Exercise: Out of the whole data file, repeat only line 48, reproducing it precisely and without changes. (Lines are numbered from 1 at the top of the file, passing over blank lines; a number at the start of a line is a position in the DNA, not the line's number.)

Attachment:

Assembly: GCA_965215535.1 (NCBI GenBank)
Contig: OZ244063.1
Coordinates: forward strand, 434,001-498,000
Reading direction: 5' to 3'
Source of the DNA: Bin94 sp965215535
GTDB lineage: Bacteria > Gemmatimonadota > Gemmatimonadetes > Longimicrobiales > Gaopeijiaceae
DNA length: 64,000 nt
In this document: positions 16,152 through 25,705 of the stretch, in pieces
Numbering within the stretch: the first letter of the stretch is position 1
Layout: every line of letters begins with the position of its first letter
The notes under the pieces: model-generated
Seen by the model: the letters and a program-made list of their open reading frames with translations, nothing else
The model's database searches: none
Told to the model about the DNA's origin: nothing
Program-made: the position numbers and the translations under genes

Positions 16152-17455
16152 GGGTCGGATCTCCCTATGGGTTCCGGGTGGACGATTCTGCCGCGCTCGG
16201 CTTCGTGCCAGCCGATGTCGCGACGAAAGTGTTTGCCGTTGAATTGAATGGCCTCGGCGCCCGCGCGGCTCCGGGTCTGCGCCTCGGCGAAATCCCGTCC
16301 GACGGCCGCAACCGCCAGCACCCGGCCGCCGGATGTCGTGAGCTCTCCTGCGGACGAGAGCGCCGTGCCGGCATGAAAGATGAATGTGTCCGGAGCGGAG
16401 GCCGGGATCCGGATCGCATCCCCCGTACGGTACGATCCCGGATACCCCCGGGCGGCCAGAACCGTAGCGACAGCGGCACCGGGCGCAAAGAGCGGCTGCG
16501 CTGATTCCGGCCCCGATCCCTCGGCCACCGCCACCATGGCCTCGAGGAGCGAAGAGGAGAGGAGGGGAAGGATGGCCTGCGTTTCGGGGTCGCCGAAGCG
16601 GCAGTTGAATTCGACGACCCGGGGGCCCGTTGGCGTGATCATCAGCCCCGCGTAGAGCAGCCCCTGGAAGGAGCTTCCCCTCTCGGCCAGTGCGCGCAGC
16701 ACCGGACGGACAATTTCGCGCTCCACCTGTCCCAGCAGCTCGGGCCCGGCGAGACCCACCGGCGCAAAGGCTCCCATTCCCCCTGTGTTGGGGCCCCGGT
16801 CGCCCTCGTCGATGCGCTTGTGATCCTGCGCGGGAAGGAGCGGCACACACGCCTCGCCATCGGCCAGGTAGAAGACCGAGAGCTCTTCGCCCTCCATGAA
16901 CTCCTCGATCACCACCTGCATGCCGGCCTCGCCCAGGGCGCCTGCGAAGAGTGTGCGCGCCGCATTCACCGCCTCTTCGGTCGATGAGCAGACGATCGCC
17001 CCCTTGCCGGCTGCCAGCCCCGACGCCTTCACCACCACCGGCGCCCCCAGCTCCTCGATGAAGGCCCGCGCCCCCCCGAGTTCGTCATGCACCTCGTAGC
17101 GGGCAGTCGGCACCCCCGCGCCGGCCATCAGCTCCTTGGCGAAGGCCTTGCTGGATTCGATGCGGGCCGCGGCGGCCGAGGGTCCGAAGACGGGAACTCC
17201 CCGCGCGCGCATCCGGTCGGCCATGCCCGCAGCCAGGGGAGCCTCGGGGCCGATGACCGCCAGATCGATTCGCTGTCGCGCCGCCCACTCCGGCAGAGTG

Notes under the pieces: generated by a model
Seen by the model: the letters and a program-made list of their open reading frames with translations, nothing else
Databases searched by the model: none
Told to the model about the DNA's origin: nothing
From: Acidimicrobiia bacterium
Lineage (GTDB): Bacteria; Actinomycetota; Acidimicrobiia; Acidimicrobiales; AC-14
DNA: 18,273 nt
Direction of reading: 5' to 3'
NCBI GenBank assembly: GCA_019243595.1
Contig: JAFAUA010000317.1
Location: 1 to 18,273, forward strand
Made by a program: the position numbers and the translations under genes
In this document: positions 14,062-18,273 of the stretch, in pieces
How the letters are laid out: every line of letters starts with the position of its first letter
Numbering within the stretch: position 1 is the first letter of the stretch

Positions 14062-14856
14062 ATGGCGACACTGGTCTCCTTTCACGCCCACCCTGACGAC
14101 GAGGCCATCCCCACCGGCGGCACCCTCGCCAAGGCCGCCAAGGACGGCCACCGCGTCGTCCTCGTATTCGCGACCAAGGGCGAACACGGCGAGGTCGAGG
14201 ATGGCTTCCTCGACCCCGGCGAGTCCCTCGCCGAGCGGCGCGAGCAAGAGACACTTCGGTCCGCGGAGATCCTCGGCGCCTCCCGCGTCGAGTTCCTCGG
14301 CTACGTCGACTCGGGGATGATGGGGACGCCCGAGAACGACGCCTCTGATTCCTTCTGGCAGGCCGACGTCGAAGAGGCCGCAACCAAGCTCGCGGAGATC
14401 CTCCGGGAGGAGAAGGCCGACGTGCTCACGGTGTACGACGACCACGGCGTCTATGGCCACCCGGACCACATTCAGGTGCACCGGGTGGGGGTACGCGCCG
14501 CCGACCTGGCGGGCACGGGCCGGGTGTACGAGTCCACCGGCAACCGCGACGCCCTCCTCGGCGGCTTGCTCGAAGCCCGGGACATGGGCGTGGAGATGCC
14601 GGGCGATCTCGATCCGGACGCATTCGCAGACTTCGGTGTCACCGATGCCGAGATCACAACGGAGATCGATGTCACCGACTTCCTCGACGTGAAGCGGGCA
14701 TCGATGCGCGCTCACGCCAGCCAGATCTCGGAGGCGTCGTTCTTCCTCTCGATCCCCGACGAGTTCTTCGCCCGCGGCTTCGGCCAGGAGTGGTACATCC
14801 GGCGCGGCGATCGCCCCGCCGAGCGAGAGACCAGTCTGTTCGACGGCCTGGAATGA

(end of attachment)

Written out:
14301 CTACGTCGACTCGGGGATGATGGGGACGCCCGAGAACGACGCCTCTGATTCCTTCTGGCAGGCCGACGTCGAAGAGGCCGCAACCAAGCTCGCGGAGATC